is public so we can access it directly.

To make things easy on ourselves, we’ll add a way to create new elements and stub out a `count_descendants`

function.

```
impl Element {
pub fn new() -> Element {
Element {
children: Vec::new(),
}
}
pub fn count_descendants(&self) -> u32 {
0
}
}
```

`impl Element`

creates a new implementation block where we can add methods for our `Element`

type. `Vec::new()`

creates a `Vec`

of zero length.

Let’s write a test case. We expect `root`

to have 6 descendants, `a1`

to have three, `a2`

and `b2`

to have one, and `b1`

, `b3`

, and `c1`

to have zero.

```
#[test]
fn count_descendants_works() {
let mut root = Element::new();
let mut a1 = Element::new();
let mut a2 = Element::new();
let b1 = Element::new();
let mut b2 = Element::new();
let b3 = Element::new();
let c1 = Element::new();
assert_eq!(b1.count_descendants(), 0);
assert_eq!(b3.count_descendants(), 0);
assert_eq!(c1.count_descendants(), 0);
b2.children.push(c1);
assert_eq!(b2.count_descendants(), 1);
a1.children.push(b1);
a1.children.push(b2);
assert_eq!(a1.count_descendants(), 3);
a2.children.push(b3);
assert_eq!(a2.count_descendants(), 1);
root.children.push(a1);
root.children.push(a2);
assert_eq!(root.count_descendants(), 6);
}
```

`mut`

means mutable. Variables are immutable by default in Rust, so we use `mut`

to explicitly show that the variable will change later. `assert_eq!`

asserts that the left side equals the right side or the test fails.

Right now the test fails because `count_descendants`

always returns 0. Let’s complete the method.

```
pub fn count_descendants(&self) -> u32 {
let mut num_descendants = self.children.len() as u32;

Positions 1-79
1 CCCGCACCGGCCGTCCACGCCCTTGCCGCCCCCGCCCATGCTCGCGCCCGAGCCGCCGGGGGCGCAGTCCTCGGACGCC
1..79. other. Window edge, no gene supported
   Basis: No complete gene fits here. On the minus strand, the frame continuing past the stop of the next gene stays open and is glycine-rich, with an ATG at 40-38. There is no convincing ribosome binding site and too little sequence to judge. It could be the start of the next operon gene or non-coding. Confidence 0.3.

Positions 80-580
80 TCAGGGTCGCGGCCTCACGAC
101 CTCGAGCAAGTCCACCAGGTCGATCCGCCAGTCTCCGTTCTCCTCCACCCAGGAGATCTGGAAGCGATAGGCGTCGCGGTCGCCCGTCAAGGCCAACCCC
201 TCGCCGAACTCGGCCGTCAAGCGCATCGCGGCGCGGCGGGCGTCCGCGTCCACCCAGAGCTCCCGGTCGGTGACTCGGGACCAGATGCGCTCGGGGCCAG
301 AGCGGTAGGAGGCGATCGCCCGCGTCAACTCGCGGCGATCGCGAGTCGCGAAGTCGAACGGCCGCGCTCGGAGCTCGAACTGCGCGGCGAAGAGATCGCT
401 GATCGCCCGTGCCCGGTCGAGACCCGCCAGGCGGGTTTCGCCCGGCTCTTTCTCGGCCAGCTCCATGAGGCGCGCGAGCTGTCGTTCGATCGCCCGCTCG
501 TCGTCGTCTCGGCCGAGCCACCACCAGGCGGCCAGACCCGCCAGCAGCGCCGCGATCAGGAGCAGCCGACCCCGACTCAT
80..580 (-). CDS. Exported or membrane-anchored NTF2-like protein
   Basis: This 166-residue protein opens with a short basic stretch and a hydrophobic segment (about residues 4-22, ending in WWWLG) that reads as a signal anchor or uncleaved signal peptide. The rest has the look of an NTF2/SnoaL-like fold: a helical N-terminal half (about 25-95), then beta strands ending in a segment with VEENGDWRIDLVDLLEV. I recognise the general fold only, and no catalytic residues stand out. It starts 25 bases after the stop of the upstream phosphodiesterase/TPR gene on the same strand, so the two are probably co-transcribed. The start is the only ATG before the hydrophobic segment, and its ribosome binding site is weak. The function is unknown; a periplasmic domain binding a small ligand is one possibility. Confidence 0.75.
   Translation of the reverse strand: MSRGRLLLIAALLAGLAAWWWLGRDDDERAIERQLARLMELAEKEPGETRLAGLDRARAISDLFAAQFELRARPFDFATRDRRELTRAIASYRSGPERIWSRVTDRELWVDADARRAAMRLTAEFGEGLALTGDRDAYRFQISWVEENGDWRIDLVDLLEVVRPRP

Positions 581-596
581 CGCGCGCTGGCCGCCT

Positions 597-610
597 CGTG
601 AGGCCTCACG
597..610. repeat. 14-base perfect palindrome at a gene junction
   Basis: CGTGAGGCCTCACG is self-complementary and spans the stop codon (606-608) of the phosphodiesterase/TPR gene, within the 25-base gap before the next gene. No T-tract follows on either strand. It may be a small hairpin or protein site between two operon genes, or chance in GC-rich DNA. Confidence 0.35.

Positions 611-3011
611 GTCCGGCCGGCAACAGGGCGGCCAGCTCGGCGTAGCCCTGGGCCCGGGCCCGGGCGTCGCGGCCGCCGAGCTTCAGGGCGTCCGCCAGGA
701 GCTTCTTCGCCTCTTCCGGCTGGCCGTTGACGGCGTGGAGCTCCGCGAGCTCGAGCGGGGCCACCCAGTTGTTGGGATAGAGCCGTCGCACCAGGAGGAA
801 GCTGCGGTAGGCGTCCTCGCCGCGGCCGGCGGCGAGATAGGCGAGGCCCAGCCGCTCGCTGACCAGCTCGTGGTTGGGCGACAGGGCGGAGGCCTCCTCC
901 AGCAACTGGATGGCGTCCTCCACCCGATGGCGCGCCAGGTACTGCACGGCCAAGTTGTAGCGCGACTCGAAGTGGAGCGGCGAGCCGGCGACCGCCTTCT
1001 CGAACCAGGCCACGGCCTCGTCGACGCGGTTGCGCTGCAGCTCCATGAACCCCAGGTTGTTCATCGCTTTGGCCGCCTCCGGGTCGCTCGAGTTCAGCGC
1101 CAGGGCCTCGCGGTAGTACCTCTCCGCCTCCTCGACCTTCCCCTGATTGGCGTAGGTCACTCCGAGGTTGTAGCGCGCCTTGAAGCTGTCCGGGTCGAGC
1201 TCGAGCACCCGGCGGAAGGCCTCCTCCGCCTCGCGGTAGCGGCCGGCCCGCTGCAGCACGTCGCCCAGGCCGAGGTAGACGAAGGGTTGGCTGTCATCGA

for child in &self.children {
num_descendants += child.count_descendants();
}
num_descendants
}
```

Here, we are not using an explicit condition to stop recursing. Instead, the base case occurs if the number of children is zero. If there are children, the recursive step calls `count_descendants`

for each one. Eventually, a descendant with no children will be found, the method will return 0 without recursing, and the other `count_descendants`

waiting on the stack will be resolved.

If you run the test now, all of our assertions pass.

As you can see, using recursion to count the descendants in the tree makes our job trivially easy. The method itself contains only five lines of code and is easy to reason about.

### Iterative approach

Take a moment yourself and see if you can think of an iterative approach to solve the same problem. I think you’ll find it’s not nearly as intuitive as using recursion. This is what I came up with:

```
pub fn count_descendants(&self) -> u32 {
let mut count = self.children.len() as u32;
// Copies self.children to a new Vec that can be changed later.
let mut elements: Vec<&Element> = self.children.iter().collect();
while !elements.is_empty() {
let mut next_elements = Vec::new();
for element in elements {
count += element.children.len() as u32;
// Copies element.children to a new Vec and immediately appends it to next_elements.
next_elements.append(&mut element.children.iter().collect());
}
elements = next_elements;
}
count
}
```

It works by advancing through each level one by one, first the `a`

column, then `b`

, then `c`

. It actually took me a few attempts. At first I was trying to keep track of which index of the arrays and which level I was on manually, but didn’t like where that was going.

To me, iteration is not as elegant to solve this problem. Here are a few reasons why:

- We need to track additional state, the
`elements`

we’re looping through. With recursion, this isn’t needed. Every element handles its own business. - To me, it’s harder to reason about. If I saw this code in the wild, I think it would take me longer to realize why
`elements`

was being replaced with`next_elements`

. - It could be implemented any number of ways, some better than others. Even my first implementation didn’t look as clean. I was using three nested loops. I generally try to limit nesting to two levels and managed to remove one, but the recursive answer seems harder to get wrong.

## Conclusion

I hope this helped you wrap your head around recursion, and if you’re not sure whether to use iteration or recursion to solve your next problem, use the one that makes your job easier and is simpler to reason about.